3) If a guy that was about to die in the electric chair had a heart attack should they save him?
        4) What happens to an irrisitable force when it hits an immovable object?
        5) How old are you before it can be said you died of old age?
        6) If there’s an exception to every rule, is there an exception to that rule?
        7) What is another word for “thesaurus”?

  31. Nivrapa in AZ says:

    Hi Sue!

    I like it when you present these controversial issues on your blog and look forward to more. It’s what brought me out of lurking in my dark and dreary corner.

    Your new campsite looks wonderful and I can’t wait to hear about the discoveries you make while being there. The 110 degree temperatures on the desert right now are brutal and what I wouldn’t give to be in your neck of the woods. AZ Jim is right about the White Mountains in AZ. Plenty of boondocking up there and beautiful country. Meanwhile I’ll live my dream vicariously through you and the crew. Thanks for sharing.
    Audrey

    • rvsueandcrew says:

      You’re welcome, Audrey. Love your name, BTW. I had a precious aunt by that name.

      I appreciate the feedback on my occasional posting of “controversial issues.” I was pleased to see so many lurkers come forward and join in the discussion. I hope we will see more of you!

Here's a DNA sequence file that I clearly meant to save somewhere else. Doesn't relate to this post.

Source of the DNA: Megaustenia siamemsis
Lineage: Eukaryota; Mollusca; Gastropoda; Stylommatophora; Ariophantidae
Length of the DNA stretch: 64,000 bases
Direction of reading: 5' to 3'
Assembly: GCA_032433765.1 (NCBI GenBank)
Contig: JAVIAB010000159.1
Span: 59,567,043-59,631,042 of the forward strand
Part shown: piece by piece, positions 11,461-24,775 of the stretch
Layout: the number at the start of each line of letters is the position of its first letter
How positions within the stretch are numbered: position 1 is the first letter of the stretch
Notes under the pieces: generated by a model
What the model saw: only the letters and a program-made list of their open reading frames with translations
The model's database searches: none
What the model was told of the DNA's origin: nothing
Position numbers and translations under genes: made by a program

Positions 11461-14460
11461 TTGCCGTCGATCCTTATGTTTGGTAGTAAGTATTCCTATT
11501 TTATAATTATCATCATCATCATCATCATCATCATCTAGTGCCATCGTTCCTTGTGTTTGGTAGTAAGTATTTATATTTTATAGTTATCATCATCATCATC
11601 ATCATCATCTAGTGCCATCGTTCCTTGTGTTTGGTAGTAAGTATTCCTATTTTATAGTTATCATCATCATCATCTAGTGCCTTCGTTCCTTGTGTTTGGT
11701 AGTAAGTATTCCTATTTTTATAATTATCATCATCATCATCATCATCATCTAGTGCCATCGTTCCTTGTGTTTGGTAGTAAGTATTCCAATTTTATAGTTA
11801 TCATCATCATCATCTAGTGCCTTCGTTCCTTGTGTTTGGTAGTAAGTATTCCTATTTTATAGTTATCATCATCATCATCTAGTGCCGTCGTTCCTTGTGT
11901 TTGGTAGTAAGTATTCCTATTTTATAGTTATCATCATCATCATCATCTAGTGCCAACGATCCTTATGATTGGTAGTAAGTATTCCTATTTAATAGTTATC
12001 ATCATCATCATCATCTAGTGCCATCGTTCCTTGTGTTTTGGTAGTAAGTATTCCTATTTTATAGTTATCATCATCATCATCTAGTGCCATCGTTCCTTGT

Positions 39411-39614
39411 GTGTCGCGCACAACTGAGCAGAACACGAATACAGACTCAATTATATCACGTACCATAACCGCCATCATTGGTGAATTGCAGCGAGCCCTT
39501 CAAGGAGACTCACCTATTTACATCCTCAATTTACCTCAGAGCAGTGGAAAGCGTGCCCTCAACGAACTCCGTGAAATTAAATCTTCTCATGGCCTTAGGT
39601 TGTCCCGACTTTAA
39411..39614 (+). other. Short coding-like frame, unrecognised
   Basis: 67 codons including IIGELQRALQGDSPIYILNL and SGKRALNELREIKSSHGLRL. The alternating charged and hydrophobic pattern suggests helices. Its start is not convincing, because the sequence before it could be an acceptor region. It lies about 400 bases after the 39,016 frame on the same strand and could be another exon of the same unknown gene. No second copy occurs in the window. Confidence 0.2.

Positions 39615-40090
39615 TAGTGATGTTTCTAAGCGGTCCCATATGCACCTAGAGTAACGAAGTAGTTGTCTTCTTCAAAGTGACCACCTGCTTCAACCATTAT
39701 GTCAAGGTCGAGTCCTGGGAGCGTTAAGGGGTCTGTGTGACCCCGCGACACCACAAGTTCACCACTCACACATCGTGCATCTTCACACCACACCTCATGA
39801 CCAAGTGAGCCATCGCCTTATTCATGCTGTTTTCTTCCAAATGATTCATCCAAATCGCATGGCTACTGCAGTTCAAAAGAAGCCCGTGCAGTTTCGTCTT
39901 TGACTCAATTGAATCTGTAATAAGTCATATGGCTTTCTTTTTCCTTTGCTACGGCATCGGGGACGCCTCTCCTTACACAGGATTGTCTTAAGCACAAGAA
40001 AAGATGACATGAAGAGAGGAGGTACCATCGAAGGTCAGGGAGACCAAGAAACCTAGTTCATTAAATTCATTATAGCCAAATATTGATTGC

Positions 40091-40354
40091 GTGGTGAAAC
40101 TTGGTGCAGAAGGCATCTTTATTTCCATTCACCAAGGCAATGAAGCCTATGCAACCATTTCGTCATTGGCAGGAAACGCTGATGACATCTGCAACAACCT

32. RV Sue, I Love You!!! I rarely comment, but feel compelled to do so after reading all of what has transpired in the last couple of days on this blog. You are, in my opinion, one of the rare and few, highly evolved, individuals that this earth is so sorely in need of. You possess those most important qualities that, I believe, we are here to discover: wisdom, compassion and loving kindness. Thank you for all that you do.

  33. Reba Johnson Cargile says:

    Do not know if you have any readers from the south. This old Arkie sure enjoys her journey with you, taking me places I never dreamed of going. Thanks ever so much. Reba

    • rvsueandcrew says:

      My sister Pauline reads my blog and she lives in Mississippi. Does Australia count as south? 🙂